Balance is key: between operations and innovation; staff satisfaction and productivity; and family and business
Aaron Etingen, December 20, 2011
Education is not just a public good, but also our business. The Government’s intention to encourage a market in higher education has prompted debate, but as a private institution, the London School of Business and Finance (LSBF) is market-driven – we have always had to be.
Innovation in response to changing needs of students and employers is a core value. It has driven growth since I founded the school in 2003.
Education is a creative process and for this reason I take a lot of inspiration from Paul Smith, the British designer. We have to design and develop programmes that are relevant, so to feed this pipeline we work closely with other companies to understand how our students think and what they need, both during their studies and once they graduate. This is a creative process, including how we take technology into education and how we reflect themes and issues that are relevant today.
Paul Smith has a hugely successful business. The secret is constantly designing innovative products while managing a huge and constantly evolving business. That's a real challenge for any successful CEO - to keep the balance between innovation and management.
We have 20 campuses and offices worldwide, so two key challenges we face daily are managing and engaging remote teams around the world. I spend a significant amount of my time on strategy, though I do like to take an active role in deciding how and where we will distribute £2.4 million each year in scholarships to students.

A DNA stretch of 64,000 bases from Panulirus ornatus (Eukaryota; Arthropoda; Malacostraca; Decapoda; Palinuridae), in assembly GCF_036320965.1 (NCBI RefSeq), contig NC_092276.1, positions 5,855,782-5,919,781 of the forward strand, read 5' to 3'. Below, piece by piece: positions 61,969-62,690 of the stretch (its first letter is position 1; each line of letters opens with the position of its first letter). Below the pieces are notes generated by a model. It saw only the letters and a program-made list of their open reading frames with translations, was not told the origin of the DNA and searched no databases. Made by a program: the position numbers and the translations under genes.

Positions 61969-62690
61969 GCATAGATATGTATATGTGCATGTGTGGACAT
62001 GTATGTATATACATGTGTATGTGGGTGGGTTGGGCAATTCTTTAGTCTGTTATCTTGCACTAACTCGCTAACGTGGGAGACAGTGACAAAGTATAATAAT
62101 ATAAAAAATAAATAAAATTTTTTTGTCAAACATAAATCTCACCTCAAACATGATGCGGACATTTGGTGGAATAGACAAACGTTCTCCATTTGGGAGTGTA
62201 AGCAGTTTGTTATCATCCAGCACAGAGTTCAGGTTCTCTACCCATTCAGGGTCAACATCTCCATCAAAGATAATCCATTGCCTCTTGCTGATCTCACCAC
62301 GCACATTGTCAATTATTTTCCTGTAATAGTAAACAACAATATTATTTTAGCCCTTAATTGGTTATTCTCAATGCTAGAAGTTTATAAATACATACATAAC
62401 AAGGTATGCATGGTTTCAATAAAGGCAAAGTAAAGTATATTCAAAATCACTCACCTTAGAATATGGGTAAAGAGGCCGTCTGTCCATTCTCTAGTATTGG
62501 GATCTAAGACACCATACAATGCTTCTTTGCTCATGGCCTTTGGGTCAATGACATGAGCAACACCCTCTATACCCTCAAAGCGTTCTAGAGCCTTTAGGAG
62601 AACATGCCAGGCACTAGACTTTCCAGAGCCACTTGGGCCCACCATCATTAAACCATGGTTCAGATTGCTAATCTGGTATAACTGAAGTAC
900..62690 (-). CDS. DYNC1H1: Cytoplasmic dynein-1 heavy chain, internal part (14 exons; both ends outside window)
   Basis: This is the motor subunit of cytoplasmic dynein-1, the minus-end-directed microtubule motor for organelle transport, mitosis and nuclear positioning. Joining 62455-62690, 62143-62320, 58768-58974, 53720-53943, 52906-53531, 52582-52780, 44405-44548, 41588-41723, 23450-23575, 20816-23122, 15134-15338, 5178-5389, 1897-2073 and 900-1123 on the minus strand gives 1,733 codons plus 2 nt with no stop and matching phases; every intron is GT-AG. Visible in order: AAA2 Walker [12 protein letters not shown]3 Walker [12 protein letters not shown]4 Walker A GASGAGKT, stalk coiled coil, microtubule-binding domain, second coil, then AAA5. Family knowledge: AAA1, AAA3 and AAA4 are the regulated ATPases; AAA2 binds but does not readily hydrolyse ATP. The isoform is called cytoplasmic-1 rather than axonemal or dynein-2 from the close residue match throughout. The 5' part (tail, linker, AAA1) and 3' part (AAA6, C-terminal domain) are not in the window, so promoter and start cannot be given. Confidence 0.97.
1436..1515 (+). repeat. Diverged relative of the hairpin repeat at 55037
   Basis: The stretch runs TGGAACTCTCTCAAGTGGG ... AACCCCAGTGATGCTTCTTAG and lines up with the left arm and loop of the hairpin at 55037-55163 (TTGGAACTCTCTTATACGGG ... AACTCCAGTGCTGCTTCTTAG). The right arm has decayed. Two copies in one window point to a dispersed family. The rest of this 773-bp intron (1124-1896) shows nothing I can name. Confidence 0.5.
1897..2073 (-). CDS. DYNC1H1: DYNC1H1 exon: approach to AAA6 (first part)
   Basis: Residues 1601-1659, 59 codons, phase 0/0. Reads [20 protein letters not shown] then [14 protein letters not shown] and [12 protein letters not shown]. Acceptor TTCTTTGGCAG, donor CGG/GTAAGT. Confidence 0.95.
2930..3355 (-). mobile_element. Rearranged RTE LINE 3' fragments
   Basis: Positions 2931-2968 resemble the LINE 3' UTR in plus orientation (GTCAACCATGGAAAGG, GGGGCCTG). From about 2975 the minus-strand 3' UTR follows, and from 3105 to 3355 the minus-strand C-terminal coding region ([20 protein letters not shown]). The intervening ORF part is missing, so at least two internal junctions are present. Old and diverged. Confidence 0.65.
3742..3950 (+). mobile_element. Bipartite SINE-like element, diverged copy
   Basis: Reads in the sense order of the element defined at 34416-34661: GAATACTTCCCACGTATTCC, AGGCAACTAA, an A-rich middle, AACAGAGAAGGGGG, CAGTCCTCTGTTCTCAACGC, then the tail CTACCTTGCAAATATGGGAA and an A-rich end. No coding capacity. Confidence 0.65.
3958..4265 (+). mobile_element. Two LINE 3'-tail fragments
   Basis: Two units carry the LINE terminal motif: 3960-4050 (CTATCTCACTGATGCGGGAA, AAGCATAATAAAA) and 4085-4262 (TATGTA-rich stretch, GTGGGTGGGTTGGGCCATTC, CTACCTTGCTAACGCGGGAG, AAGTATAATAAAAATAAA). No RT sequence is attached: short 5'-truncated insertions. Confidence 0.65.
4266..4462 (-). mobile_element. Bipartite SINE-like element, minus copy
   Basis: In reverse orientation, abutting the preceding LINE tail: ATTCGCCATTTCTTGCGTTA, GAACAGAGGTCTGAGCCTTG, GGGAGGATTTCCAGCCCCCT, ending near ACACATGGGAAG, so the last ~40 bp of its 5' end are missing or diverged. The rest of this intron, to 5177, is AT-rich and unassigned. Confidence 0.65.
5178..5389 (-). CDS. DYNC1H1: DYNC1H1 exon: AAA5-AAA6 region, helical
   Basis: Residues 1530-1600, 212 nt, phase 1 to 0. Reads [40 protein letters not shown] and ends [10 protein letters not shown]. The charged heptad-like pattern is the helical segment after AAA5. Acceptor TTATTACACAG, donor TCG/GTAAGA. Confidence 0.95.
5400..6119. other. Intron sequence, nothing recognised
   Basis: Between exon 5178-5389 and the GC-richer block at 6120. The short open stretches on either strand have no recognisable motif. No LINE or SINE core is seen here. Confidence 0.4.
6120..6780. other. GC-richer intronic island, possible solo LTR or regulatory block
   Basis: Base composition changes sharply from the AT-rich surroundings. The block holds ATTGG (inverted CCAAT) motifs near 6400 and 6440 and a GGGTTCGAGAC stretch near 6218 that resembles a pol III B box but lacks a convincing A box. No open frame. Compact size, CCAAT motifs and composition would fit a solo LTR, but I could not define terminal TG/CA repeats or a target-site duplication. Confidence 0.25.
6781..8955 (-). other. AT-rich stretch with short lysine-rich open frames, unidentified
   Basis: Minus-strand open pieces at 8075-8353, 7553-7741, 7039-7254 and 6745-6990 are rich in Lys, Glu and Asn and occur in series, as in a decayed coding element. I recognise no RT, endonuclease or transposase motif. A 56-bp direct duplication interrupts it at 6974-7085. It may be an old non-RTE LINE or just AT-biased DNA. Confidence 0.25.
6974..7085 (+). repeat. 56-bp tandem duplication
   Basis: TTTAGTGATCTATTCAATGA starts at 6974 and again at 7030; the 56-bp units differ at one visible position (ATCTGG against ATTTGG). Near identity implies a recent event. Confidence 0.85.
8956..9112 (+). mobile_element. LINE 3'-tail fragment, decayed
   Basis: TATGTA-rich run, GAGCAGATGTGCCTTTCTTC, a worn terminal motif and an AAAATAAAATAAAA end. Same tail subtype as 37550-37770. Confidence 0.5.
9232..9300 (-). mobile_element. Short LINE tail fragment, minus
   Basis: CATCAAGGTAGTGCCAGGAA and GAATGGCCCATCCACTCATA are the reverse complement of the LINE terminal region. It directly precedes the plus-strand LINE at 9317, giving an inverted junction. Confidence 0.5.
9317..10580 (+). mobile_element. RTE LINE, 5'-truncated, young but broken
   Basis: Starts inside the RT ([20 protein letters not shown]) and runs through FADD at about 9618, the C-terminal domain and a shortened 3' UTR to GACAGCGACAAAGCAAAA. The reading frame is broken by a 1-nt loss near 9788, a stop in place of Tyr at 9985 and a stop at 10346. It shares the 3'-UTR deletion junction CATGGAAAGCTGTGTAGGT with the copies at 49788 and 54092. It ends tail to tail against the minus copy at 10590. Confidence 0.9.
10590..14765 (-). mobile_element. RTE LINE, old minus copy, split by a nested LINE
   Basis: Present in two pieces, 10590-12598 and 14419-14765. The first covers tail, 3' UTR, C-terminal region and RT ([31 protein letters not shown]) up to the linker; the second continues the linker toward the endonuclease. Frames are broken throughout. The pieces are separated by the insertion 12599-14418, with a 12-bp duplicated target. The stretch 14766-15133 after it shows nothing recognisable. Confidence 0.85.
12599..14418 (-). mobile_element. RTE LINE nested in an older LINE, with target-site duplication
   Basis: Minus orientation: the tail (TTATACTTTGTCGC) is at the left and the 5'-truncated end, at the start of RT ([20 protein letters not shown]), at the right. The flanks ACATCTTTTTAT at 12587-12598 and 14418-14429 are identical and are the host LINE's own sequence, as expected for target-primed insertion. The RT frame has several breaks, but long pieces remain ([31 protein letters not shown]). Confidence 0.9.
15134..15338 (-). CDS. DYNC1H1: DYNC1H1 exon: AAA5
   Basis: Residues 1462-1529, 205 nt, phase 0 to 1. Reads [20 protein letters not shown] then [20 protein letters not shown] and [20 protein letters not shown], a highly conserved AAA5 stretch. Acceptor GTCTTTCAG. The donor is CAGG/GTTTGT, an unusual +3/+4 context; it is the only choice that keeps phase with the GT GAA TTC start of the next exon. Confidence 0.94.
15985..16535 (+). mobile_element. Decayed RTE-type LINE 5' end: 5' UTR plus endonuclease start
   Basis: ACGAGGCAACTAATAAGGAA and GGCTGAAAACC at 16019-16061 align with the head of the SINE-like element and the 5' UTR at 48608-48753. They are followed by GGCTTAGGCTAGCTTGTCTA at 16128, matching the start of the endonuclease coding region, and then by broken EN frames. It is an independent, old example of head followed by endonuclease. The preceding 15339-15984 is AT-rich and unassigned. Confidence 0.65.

In his book, Who Says Elephants Can't Dance?, Lou Gerstner, former CEO of IBM, explains how he managed to drive IBM back to the position of a successful, profitable business. He looked at IBM from a global perspective, understanding its culture, how processes happen and transformation can take place. He refers, particularly, to the running of his HR department, and how he managed to keep and develop its talents, which, for IBM, was crucial.
As a CEO in a dynamic environment, I understand the importance of being able to build on strengths while working to eliminate weakness and bottlenecks.
A lot of my time has been focused on developing our expansion strategy around the world. Earlier this year, we launched our campus in Singapore, and we are now in negotiations with a large educational marketing company, from Korea. Europe, too, is still very important for our business: we are busy working on expanding our existing partnership with Grenoble Graduate School of Business to offer additional programmes of study, and I have an event coming up in Berlin to meet prospective students, agents and partners. In the UK, we have been planning the announcement of our partnership with University of Northampton and nine new courses we will be delivering with it.
Balance is key - between operations and innovation; different parts of the business that need growth; staff satisfaction and productivity; and between family and business. We reflect this in the way we teach our students. It is not just about business strategy and marketing, but understanding a wider picture.
Aaron Etingen (pictured) is founder and chief executive officer of the London School of Business and Finance